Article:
There’s plenty of similarities between pharmaceuticals and cannabis, both in the strict regulations that guide controlled substances and for the packaging requirements that include child resistance, among others. In fact, that relationship is why PharmaSystems (Markham, ON, Canada) has been involved in meeting the particular needs in cannabis for the past five years in a subdivision, cannasupplies.
I was able to get an in-person look at three of the supplier’s latest packaging innovations in the marijuana market earlier this month during PackEx Toronto. That was surprising in itself: I went to the booth for my work with Packaging Digest expecting one new packaging introduction that was promoted preshow, a special angled glass jar. Instead, the booth also had on display two diverse plastic packaging breakthroughs for the PlasticsToday audience.
The first breakthrough was for injection-molded brown-pigmented jars and lids, both made with 20% hemp; the balance of the material in the packaging is polypropylene (PP). A parallel line of green-pigmented jars and caps is made with an even higher amount, 33% hemp. I subsequently learned the jars and lids are molded by Mold-Rite Plastics (Woodinville, WA).
The mandatory child-resistant lids perform similarly as the ubiquitous amber-colored pharmaceutical bottles we’re all familiar with, requiring downward pressure while twisting to release them.
Stock sizes will include 1-, 3.5-, and 7-gram capacity jars, though Hilary Lieberman, marketing manager, said that any of the company’s range of containers sizes can be made to order for customers from 1oz to 16oz.
“This demonstrates full-circle sustainability for hemp,” she pointed out, “in a market that’s drawing a great deal of interest.”
That’s no surprise: the legal marijuana market will be worth $66.3 billion by 2025 globally at a nearly 24% CAGR, according to a May 2019 report from Grand View Research. The study states that “increasing legalization and use of marijuana in medical as well as recreational applications is expected to promote growth.”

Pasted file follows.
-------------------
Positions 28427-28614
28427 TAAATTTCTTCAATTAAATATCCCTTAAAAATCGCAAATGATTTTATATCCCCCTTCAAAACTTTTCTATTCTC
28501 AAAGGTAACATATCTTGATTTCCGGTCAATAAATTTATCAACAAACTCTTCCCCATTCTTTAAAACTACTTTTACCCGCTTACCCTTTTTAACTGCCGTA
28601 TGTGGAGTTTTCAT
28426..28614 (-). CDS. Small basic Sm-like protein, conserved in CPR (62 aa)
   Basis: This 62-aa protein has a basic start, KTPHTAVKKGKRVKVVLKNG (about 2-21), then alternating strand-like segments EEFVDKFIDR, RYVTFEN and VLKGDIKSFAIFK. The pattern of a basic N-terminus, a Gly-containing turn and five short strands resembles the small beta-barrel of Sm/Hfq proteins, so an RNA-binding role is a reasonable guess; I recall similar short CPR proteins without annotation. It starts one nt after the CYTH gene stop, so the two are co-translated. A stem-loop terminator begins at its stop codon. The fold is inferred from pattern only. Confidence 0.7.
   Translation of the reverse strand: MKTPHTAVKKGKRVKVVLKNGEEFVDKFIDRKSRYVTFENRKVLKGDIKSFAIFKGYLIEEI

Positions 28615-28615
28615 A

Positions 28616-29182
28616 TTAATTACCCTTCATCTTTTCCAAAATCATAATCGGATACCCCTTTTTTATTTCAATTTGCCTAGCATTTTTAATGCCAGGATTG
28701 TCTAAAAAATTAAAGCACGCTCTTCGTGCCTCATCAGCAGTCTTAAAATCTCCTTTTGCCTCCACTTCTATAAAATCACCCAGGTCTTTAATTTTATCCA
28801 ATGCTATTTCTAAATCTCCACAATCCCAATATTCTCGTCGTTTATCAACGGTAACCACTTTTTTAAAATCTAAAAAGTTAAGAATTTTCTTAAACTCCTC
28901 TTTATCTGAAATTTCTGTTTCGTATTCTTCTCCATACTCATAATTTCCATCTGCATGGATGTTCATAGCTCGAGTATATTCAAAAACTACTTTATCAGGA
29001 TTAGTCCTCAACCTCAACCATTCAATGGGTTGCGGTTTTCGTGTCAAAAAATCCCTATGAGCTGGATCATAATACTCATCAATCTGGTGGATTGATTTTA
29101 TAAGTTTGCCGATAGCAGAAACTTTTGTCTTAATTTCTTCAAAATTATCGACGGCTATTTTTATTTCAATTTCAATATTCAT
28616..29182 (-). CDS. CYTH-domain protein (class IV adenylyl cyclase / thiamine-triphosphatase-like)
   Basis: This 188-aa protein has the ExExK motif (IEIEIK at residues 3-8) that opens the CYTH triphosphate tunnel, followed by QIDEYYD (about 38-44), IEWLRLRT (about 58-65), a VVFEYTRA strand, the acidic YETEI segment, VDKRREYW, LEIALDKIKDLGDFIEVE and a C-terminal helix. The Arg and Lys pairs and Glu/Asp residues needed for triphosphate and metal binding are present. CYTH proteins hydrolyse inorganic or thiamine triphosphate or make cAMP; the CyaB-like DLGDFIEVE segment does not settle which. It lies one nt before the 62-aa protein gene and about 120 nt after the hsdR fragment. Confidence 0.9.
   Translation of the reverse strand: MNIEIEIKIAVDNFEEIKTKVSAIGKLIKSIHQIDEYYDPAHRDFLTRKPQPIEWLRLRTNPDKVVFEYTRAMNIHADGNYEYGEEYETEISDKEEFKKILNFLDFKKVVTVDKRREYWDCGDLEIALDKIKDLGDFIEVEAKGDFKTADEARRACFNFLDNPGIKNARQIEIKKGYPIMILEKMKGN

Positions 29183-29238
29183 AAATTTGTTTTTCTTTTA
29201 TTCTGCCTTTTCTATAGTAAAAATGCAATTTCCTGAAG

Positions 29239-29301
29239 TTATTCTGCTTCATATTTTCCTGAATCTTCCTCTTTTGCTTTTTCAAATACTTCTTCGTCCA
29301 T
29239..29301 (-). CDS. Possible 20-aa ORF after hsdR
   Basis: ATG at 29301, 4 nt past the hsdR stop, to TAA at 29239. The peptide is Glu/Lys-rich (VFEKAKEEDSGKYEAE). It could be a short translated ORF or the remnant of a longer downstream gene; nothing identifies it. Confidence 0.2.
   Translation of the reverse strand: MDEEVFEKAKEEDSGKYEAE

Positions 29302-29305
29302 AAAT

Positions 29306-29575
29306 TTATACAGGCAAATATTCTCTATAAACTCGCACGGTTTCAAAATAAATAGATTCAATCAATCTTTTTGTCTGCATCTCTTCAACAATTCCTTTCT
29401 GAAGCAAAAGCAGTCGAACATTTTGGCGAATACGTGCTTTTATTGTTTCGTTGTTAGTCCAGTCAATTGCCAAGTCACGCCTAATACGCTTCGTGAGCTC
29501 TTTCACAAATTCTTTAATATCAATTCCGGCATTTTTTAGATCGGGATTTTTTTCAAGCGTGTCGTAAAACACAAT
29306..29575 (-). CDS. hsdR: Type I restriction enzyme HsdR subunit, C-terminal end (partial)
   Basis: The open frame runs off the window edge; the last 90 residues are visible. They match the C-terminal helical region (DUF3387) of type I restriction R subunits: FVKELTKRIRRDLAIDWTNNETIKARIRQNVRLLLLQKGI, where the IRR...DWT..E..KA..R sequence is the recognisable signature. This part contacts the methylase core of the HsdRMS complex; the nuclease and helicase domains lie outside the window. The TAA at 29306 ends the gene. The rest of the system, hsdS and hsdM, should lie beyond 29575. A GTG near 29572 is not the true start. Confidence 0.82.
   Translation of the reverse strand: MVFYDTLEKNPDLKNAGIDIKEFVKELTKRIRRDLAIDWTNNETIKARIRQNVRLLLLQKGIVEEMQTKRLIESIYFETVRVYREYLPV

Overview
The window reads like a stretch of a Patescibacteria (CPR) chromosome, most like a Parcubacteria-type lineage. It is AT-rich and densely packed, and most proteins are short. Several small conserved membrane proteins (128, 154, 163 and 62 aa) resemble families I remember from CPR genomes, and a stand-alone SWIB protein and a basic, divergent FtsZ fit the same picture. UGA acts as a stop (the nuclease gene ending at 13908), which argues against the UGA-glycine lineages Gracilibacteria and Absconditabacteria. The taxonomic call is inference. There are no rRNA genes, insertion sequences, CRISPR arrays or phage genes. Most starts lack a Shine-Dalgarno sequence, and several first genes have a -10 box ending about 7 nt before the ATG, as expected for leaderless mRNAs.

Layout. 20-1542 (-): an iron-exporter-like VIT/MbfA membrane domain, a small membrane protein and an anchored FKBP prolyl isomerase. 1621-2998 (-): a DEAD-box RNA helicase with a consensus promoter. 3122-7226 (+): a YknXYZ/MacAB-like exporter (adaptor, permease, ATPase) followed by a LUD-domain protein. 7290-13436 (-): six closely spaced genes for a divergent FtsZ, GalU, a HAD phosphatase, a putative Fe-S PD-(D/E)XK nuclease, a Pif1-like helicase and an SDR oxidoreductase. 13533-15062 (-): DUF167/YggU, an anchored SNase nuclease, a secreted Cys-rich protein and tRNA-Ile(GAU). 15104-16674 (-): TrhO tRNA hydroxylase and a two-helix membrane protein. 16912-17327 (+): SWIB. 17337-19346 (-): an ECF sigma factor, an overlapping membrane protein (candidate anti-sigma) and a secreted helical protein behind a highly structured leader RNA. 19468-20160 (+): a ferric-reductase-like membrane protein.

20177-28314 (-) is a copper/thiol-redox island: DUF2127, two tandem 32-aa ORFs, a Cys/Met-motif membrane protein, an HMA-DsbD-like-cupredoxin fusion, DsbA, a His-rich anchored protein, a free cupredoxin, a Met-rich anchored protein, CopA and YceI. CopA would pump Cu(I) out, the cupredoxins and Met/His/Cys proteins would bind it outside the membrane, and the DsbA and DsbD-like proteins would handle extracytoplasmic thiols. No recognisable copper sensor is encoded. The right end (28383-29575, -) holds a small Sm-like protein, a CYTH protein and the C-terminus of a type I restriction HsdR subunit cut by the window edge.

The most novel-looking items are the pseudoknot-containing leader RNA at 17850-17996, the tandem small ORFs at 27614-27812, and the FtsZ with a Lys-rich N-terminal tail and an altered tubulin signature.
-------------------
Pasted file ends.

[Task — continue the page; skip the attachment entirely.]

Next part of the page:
In addition to the U.S., one of the major near-term North America opportunities is Canada, where regulations that take effect Oct. 17 will allow the national sale of cannabis edibles, extracts, vapes and topicals. “Businesses expect to start shipping a limited selection of new products in December,” Marijuana Business Daily reported June 19.
Compliant cannabis packaging for Canada was the subject of several presentations during PackEx. What I heard underscored the fact that what is allowed on-package and what isn’t is astonishingly complex from a graphics’ branding, imagery and colors standpoint all the way through to the font type, size and use for both required and optional text.
CR top for cans of cannabis-infused beverages
Cannasupplies’ second plastic packaging introduction was a child-resistant top for cannabis-infused beverages in aluminum cans, which are expected to be the next big thing in the market. For one thing, cannabis in drinkable form can deliver a precisely measured dose of the narcotic for consumer assuredness. For another, it enables brands to market an alternative product in form and function to help grow sales.
Injection-molded of PP with a biodegradable additive, the intricate-looking plastic ring requires that an equal amount of finger pressure be applied to opposite sides of the ring. That releases the finger-sized ring-tab that can be pulled upward and removed so the user can access the can’s standard aluminum pull-tab ring. The ring fits #202 aluminum beverage cans, which can be 12oz, 16oz or other sizes. The ringed top can be applied in-line on canning lines, according to Lieberman.
The patent-pending can-top ring was designed by CAN’+.
Cannasupplies has sold child-resistant cannabis packaging for more than five years and further solidified its position in the market in 2018 when the parent company spun it off as a separate division.
Business in approved cannabis markets are brisk, said Lieberman. “We’re seeing a lot of interest in cannabis and business is extremely busy.”
Click here to read more about cannabis packaging at PlasticsToday.